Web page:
Sweden has not bowed down to Turkish President Recep Tayyip Erdoğan and has no plans to abandon the law, Foreign Minister Ann Linde told Swedish daily Aftonbladet.
“We will not agree to any extradition unless there is evidence that there has been terroristic activity,” Deutsche Welle Turkish cited Linde as saying. “Kurds do not have any reason to think their human rights or democratic rights are at stake.”
The minister and the Swedish government have faced strong backlash after signing a trilateral memorandum on Tuesday with Turkey and Finland, lifting all present and future arms embargos against Turkey, agreeing to tighten the country’s anti-terrorism laws, and to end support for Kurds.
Turkey demands that the two countries stop supporting Syrian Kurdish groups that it considers to be affiliated by the Kurdistan Workers’ Party (PKK).
While the PKK is banned in both Sweden and Finland, the groups Turkey considers to be their Syrian branches, the Democratic Union Party (PYD) and its military wing the People’s Protection Units (YPG), who were the main boots on the ground for the International Coalition against ISIS, are not.
“There will be noticeably harsher laws regarding the criminalisation of different aspects of terrorist activities”, Linde said, adding that Sweden should not be a haven for terrorists.
“We must put our cards on the table. Will Sweden arm Turkey in its war against Syria? Which opponents of the regime will be extradited?” asked Nooshi Dadgostar, leader of Sweden’s Left Party.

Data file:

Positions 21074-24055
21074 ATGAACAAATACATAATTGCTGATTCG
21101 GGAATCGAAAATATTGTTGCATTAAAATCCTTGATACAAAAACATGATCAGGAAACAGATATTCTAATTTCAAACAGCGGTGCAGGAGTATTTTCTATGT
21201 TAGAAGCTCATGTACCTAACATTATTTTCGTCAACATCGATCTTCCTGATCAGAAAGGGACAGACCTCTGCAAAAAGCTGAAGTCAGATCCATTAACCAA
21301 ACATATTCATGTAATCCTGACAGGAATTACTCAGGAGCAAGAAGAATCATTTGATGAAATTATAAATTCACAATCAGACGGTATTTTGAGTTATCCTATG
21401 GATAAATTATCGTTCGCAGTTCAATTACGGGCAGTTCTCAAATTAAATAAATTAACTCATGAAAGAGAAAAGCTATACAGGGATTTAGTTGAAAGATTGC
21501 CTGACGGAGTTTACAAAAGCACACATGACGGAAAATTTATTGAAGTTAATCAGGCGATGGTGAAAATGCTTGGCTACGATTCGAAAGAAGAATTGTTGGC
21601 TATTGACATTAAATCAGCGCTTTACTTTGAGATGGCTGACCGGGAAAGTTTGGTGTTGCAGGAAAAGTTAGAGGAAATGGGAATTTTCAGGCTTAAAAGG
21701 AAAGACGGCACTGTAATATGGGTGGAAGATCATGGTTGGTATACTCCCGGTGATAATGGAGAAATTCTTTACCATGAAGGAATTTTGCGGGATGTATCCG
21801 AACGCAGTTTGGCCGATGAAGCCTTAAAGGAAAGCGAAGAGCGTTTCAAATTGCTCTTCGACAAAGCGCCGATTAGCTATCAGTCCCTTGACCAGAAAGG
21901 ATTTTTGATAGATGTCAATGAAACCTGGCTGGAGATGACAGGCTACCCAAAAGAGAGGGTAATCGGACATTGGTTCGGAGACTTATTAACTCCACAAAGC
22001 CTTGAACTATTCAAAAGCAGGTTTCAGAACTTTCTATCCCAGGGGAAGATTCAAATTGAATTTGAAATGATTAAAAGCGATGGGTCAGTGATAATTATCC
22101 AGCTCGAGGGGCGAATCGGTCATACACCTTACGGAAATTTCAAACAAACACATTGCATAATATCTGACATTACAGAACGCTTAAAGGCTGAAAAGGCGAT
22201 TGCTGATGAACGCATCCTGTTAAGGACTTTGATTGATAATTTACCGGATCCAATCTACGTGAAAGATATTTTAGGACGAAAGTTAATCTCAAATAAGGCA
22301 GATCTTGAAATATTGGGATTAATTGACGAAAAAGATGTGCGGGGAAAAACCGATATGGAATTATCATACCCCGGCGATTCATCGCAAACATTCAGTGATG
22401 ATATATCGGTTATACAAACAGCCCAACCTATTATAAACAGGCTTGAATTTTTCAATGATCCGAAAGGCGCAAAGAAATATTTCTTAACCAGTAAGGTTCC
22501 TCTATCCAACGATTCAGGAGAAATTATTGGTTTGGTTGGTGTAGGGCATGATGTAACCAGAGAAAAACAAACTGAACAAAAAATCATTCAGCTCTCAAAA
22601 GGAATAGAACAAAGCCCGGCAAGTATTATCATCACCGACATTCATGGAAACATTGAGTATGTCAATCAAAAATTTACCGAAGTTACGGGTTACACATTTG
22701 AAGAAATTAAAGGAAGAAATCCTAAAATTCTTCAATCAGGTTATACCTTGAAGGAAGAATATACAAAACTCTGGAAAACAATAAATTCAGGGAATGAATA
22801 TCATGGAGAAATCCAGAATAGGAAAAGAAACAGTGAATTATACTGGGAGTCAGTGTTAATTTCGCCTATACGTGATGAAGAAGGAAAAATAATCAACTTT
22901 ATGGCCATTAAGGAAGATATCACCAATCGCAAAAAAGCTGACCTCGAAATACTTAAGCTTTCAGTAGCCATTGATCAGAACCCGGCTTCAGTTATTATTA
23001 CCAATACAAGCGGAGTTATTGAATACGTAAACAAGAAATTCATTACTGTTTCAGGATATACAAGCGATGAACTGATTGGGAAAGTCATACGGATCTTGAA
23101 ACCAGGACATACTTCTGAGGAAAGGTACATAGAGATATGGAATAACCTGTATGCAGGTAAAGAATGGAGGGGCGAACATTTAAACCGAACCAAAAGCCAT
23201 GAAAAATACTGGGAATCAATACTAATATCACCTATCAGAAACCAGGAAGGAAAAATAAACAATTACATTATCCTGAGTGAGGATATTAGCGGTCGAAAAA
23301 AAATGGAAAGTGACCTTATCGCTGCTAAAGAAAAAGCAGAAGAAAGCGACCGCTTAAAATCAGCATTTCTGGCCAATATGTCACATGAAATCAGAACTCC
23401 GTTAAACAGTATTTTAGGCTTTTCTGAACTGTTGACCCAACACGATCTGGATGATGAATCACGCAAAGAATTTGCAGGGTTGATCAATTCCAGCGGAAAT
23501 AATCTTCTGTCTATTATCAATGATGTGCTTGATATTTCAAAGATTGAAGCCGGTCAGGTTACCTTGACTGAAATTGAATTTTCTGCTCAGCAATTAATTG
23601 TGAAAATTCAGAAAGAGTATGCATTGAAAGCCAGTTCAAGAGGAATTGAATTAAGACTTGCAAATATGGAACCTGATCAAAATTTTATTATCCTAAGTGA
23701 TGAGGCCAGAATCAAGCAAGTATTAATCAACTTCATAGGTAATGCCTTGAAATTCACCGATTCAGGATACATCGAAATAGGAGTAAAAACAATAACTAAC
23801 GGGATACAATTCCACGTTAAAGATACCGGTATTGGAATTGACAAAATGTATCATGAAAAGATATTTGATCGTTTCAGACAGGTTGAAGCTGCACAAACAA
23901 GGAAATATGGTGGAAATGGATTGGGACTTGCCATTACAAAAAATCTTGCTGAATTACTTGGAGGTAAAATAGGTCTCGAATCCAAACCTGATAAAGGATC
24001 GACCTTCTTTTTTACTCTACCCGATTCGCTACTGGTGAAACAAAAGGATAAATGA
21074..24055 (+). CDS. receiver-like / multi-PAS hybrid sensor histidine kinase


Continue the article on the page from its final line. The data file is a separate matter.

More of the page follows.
Greens co-chair Märta Stenevi said there were concerning changes proposed to arms exports and extraditions.
Meanwhile Amineh Kakabaveh, a Kurdish-Swedish independent deputy who plays a key role in keeping the minority government afloat, announced her intention to call a no-confidence vote against the government over its broken promises of support for Kurds.
The Swedish government survived a no-confidence vote in November when Kakabaveh provided the tie-breaker. The Social Democrats are in the minority government, while Left Party and Greens lend external support, with 27 and 16 seats respectively.
Left Party deputy Daniel Riazat tweeted support for Kurds, saying, “If our Kurdish siblings are to be considered terrorists by power-mad right-wingers on the orders of dictator Erdoğan, you can put me in that group. I and the Left Party will never stop showing our solidarity with the Kurdish struggle for democracy and freedom”, while wearing a t-shirt with a PKK symbol on it.